Ryan: So I think what they should think is okay, let's reward the people who've been trying to fix the problem who have been actually putting solutions out there, passing solutions -the Republicans. We've got 30 bills over in the Senate focused on economic growth. We passed a budget. And then let's replace the people who chose to do nothing. Who chose politics over substance, which is the Senate and the White House. Look, the president knows the fiscal crisis is here. He barely spoke about it yesterday. He instead gave us a laundry list of new spending proposals he wants to finance, with money we don't have. So what they hopefully will understand is, you need to have a Senate, a House and a White House that are committed to results - not politics, but results. In order to do that, this place has to function. And it can't function if half of Congress - the United States Senate - chooses for three years not to even budget.

Schieffer: What if people take another tack and say, "Why don't we just throw the whole bunch of them out - Republicans, Democrats, whoever's in the White House?"

Ryan: They might do that as well. But what I hope we get out of this election is, we go straight to the country and say, here's exactly what we think we've got to do to save America from fiscal ruin, to get our country back on track, to reclaim the American idea. And if you elect us, we will do that. That to me is an affirming election, not a default election but an affirming election where we can actually fix this country's problems before we become a European, you know, debt crisis. I think the president won more or less a default election in 2008 and then he rammed through - because he had total control of Washington -- a very ideological agenda. And it's not an agenda that people necessarily voted for when they voted for him, but it's an agenda they got. And as a result of it, our fiscal situation is much, much worse. It's accelerated. We shouldn't have the same election, which is - they didn't like George Bush so vote for Barack Obama. We can't say, we don't like Barack Obama so vote for us. We need to say, we don't like Barack Obama and here's why and here's what we'll do differently. Vote for us and we'll do this. And then if we win that kind of election, then we have the moral authority and the opportunity to actually save this country from ruin. At least that's how I see it.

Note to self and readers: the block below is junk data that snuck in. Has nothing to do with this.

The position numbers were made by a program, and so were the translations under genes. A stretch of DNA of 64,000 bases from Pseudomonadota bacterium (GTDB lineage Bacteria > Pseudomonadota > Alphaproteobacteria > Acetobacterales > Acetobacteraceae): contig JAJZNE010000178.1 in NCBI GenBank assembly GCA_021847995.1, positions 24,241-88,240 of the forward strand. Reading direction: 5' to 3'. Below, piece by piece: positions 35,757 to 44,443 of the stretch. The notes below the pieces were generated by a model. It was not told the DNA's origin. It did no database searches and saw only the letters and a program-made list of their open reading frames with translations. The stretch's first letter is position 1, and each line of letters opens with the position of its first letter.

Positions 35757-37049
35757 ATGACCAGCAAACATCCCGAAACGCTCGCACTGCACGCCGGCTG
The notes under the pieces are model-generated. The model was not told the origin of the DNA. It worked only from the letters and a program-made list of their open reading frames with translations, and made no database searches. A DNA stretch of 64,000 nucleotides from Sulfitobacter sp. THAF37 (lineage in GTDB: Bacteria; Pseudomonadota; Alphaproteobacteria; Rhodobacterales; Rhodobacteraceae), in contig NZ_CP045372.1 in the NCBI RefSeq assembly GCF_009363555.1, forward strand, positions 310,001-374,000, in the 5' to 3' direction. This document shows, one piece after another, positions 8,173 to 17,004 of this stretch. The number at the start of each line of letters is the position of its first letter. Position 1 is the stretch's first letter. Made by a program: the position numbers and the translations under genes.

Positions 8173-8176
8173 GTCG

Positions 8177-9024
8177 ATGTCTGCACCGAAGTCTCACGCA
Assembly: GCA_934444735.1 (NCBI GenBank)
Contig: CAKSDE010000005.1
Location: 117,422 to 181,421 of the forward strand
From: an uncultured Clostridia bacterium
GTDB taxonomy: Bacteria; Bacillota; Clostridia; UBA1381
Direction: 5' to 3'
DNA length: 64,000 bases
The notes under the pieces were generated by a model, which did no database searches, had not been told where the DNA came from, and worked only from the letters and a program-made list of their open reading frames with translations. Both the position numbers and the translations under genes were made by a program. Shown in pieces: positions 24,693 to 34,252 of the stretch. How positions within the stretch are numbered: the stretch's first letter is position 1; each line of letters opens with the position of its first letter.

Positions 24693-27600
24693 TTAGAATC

Schieffer: Chairman of the House Budget Committee, thank you so much. This has been FACE to FACE, the midweek edition of FACE THE NATION. And don't forget to watch FACE THE NATION Sunday, when we'll have a special one hour edition from Florida.